Case against 49 people indicted over Tsunami Democràtic blockade of AP-7 thrown out
Girona Appeal Court reproaches Prosecutor's Office for arguments opposed to ECHR jurisprudence
GironaGirona's Appeal Court has rejected the public prosecutor's appeal in the case of the 49 Tsunami Democràtic activists accused of cutting off AP-7 motorway in Salt in November 2019, who have been cleared of charges. However, three more people are still being investigated over the protest that cut traffic on the motorway and ended with riots in Salt, as part of the protests against the sentencing of the leaders of the Catalan Independence bid.
The magistrates tell the Prosecutor's Office off for the arguments it put forward in the appeal: "The chamber does not share the legal considerations of the appeal filed by the Prosecutor's Office for being contrary to the jurisprudence of this room, for making a biased reading of the judgment of the Supreme Court number 592/2021 and for opposing head-on the jurisprudence of the European Court of Human Rights (ECHR)".
Thus, the Appeal Court wields different sentences and laws that establish in which cases and circumstances a crime of public disorder can be attributed to some demonstrators, and recalls that it is necessary to differentiate between crimes committed "within" a crowd of people and crimes committed "by" a crowd of people. After analysing the investigation and based on this legislation, the court concludes that "there is no evidence that [the accused] have been identified as part of the group of demonstrators who set barricades on fire and attacked the police".
Given this fact, the magistrates state that it would only be possible to convict them for the crime of public disorder if they had committed some "relevant act for the maintenance of the situation of disorder", which, according to the judges, was also not proven. "We want to make it abundantly clear that, in our opinion, the mere presence at a demonstration at which disturbances occur can in no case be equated to a co-perpetration with the these," they emphasise.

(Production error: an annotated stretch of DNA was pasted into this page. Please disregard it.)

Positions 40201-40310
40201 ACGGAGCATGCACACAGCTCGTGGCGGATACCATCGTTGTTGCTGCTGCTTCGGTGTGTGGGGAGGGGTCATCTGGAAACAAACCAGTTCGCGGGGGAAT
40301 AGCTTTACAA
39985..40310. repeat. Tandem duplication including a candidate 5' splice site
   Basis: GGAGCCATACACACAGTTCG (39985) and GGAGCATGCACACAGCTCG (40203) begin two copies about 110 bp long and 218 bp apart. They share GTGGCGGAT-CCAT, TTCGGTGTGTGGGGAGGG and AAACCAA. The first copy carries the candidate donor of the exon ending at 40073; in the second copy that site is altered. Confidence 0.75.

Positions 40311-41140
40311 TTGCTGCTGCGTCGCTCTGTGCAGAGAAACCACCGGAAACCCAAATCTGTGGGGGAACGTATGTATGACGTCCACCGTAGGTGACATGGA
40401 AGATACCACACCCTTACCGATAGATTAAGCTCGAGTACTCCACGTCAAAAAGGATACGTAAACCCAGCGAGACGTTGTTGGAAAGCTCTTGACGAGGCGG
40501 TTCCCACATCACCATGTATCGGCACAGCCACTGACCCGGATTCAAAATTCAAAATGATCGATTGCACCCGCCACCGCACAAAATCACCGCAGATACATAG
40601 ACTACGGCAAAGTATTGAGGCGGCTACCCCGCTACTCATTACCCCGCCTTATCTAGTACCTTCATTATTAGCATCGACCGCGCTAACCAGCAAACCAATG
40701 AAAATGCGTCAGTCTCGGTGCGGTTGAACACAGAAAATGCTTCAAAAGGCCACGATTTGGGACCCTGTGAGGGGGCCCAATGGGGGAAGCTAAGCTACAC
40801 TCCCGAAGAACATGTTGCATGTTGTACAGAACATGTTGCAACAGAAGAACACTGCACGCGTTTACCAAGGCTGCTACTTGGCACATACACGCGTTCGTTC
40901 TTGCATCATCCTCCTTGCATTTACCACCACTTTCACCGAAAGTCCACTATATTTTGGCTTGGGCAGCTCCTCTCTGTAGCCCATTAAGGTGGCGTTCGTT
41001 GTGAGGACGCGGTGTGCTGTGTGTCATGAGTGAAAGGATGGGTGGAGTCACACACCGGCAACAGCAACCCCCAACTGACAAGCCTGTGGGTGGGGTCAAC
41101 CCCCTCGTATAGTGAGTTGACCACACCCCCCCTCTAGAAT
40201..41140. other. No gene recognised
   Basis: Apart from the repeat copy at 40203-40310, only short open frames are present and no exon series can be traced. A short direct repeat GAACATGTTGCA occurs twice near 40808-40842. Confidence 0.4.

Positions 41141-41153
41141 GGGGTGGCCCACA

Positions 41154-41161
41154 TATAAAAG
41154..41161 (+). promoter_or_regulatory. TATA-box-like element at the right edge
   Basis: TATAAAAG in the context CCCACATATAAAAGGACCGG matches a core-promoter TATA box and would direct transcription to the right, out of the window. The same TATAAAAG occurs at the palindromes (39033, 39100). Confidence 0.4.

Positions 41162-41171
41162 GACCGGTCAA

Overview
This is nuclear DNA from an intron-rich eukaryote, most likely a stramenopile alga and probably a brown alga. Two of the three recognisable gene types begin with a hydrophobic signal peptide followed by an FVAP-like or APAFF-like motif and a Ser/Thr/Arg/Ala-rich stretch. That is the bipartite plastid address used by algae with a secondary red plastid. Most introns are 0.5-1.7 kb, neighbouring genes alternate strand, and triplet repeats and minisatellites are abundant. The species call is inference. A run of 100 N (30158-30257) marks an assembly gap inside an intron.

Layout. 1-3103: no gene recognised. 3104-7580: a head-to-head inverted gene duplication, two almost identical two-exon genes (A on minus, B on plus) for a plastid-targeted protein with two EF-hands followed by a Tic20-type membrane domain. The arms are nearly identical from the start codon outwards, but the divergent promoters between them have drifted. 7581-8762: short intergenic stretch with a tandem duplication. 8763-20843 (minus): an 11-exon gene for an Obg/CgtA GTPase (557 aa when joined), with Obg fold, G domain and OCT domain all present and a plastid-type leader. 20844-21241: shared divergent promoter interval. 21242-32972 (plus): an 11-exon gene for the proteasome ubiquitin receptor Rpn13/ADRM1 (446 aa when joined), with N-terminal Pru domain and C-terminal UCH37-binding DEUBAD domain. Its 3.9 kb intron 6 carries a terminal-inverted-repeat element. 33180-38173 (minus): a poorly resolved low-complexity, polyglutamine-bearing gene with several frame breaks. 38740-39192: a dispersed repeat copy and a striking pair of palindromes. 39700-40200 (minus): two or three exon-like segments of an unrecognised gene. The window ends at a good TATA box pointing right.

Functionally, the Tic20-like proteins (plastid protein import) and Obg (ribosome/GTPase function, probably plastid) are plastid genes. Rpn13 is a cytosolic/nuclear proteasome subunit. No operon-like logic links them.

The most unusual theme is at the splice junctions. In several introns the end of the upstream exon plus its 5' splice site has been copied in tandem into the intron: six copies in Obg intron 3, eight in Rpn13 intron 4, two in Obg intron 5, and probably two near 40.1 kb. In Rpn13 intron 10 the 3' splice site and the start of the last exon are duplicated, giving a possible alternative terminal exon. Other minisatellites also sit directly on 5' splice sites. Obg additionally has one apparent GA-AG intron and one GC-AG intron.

In defence of the right of assembly and free speech
The court, in its brief, also reviews the multiple case law that protects the rights to peaceful assembly and free speech to defend that, in no case can they be interpreted in a restrictive manner. Moreover, it stresses that a person does not cease to enjoy these rights even if violent or punishable acts occur during a protest, as long as they "remain peaceful in their intentions or behaviour".
In this sense, the judges argue that neither could the right to assembly be restricted if the participants engaged in criminally unlawful conduct, as long as it does not result in violence. "A certain level of disruption of daily life as a result of the demonstrations, such as traffic disruption and nuisance, or even damage to commercial activities, must be tolerated in order not to affect the right to assembly," they defend.
Finally, Girona's Appeal Court emphasises that the demobilising effect cannot be set aside if a restrictive interpretation of these rights is made: "Who will attend a demonstration if their mere presence there will be sufficient grounds for charging them with all the crimes that may be committed?" The court's sentence is final.